The fuzzy map

The provisional, uncertain quality of the knowledge assembled in the LSI is underlined in the challenge it poses to cartographic process. How should one map linguistic variety? One of Majeed’s arguments is that the LSI calls into question the notion of India as a single, coherent geographical entity, precisely because languages and dialects don’t have clear boundaries, and instead blur into each other. Grierson uses the vocabulary of “shades” or “waves” (59-60), and these gradations or flows trouble the definition of regions and necessarily transcend the subcontinent, linking ‘India’ to Europe, China, Indonesia and beyond, depending on the language family in question. Such fuzzy boundaries help to explain the complicated afterlives of the LSI: because it is indeterminate, it can be put to political use by a wide variety of claimants; in affirming difference within India, it also affirms the possibility of conflict troubling any nationalising project.

The beloved patron

Grierson compiled the survey but drew on a vast web of interlocutors to do so. Years of correspondence between the linguist and his collaborators – colonial officials on the ground, European missionaries, Indian pandits, poets and grammarians – allows Majeed to reflect on the “affective dimensions of knowledge production” (32), underlining the friendships and family-like intimacies produced by the project. But also crucial is the legitimacy Grierson is able to bestow on the labours of vernacular language activists, fuelling their arguments for institutional support, educational reform and other avenues of recognition. Majeed attends to the ‘gift economy’ behind the survey’s compilation, wherein activists would send Grierson valuable texts to support their claims. He explores the implications of Grierson’s advocacy for certain languages, such as Kashmiri, Siraiki and Maithili. This was no dispassionate analysis, nor would a genuine spirit of collaboration undo structural hierarchies, with Grierson’s authority as patron consistent with a twentieth-century Raj paternalism.

The ragged grammarian

The book includes a fascinating chapter on Grierson’s refusal to fix language names in the LSI, instead foregrounding the proliferation of titles used by Indians to describe common tongues. This commitment to multiplicity, though enabled by the Survey, draws Grierson into conflict and debate in his other scholarly activities. Majeed focuses on his involvement with the Oriental Advisory Committee from 1918 to 1921, meeting in the British Museum in London and reporting to the Standing Committee on Grammar Reform. Against attempts to standardise grammatical terminology – so that English grammar, for instance, could be compared with Marathi or Bengali grammar using the same terms and concepts – Grierson injects a “resistant raggedness” (88) into proceedings, arguing for the acceptance of Indian difference against such universalising imperatives. Majeed frames this as a sort of cultural and epistemological nationalism, since it insists on the distinctiveness of an Indian point-of-view, celebrating the wisdom of existing Indian traditions of grammar. In this, Grierson shores up his own role as a ‘go-between’ and knowledge broker, demonstrating his “desire to represent India linguistically and grammatically.” (100)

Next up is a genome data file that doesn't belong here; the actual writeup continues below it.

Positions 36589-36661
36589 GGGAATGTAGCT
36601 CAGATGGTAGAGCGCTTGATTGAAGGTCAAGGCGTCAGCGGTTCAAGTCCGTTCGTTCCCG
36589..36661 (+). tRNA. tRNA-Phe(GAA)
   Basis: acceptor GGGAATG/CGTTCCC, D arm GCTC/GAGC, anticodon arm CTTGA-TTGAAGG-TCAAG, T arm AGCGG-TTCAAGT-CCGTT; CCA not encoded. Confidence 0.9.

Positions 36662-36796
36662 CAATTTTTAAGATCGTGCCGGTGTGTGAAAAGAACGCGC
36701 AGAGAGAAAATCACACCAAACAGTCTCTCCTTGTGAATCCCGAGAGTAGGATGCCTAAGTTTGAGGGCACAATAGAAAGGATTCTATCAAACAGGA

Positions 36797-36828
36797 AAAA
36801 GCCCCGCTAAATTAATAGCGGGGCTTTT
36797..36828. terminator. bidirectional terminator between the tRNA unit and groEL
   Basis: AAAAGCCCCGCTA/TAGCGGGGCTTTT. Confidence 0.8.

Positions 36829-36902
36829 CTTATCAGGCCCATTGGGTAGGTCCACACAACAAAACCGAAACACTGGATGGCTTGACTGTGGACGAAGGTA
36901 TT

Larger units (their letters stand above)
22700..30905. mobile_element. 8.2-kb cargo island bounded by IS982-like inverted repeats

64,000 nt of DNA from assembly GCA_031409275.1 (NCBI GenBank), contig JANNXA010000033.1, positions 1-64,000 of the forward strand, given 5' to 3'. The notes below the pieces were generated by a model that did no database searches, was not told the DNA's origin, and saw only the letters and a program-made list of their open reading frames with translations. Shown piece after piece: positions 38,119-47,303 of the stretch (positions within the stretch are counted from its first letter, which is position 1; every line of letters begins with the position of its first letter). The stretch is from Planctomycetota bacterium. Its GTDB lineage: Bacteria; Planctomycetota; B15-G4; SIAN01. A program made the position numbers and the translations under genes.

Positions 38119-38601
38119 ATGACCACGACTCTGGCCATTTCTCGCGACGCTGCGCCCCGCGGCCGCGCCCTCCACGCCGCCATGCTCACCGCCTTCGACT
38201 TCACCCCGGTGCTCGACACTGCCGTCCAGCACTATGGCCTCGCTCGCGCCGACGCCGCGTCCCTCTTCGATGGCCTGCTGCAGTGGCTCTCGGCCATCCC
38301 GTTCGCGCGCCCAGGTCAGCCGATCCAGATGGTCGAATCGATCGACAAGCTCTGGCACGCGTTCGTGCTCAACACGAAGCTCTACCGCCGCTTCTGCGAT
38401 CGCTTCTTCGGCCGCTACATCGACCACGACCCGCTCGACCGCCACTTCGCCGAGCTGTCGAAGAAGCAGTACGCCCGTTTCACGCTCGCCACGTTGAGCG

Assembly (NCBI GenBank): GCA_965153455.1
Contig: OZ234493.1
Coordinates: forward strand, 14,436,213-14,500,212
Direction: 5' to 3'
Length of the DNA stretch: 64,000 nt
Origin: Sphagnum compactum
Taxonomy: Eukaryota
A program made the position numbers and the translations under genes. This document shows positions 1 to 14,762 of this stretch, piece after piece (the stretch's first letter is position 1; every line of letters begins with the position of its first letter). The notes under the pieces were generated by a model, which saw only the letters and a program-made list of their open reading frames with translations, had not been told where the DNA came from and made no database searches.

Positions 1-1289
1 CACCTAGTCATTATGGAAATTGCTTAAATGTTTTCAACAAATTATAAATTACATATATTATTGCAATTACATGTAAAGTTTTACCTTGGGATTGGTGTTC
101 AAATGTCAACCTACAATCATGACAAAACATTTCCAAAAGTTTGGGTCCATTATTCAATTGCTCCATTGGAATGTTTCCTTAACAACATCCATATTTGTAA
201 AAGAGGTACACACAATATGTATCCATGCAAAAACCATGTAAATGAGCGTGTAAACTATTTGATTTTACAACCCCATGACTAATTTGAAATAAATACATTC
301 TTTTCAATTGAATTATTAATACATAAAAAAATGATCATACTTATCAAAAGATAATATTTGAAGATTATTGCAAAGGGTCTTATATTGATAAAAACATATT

The homeless Aryan

Grierson’s defense of Indian particularity above is revealing, and Majeed outlines how – in spite of his understanding of the subcontinent’s multiplicity, its waves and gradations – the linguist develops particular ideas of what constitutes the ‘real’ India. This is expressed in terms of levels of civilization, of relative intellectual or cultural refinement, and for Grierson the pinnacle of the subcontinent’s development is represented by Aryan India. The LSI was completed during the same decades that an emergent Hindu nationalism was being institutionalised and popularised, and Majeed notes how Grierson’s writings echo some of this movement’s key principles: the conflation of ‘Aryan’ with ‘Hindu’, the appeal to an ancient and noble history, the notion of a distinct ‘racial’ identity, the importance of Sanskrit for understanding the ‘inner mind’ of India, and so on (148). Grierson’s destabilisation of the category of ‘native’ in the LSI – his emphasis on migration and movement rather than some purist autochthony – meant he could portray Aryans as ‘authentic’ even if they were at one time ‘invaders’, arriving to the subcontinent from elsewhere. The effect of Grierson’s own Anglo-Irish background is considered as part of this discussion. But if ‘nativeness’ is complicated in the LSI, Grierson holds on to the problem of the ‘foreign’, with its associated concepts of racial and linguistic ‘corruption’ or ‘contamination’. For Grierson, like Hindu nationalists then and now, the other of the Aryan is the ‘Semitic’ Muslim, with Islam presented as properly alien to the ‘real’ India. In the LSI, the Hindu-Muslim binary is given “an ontological status” (140).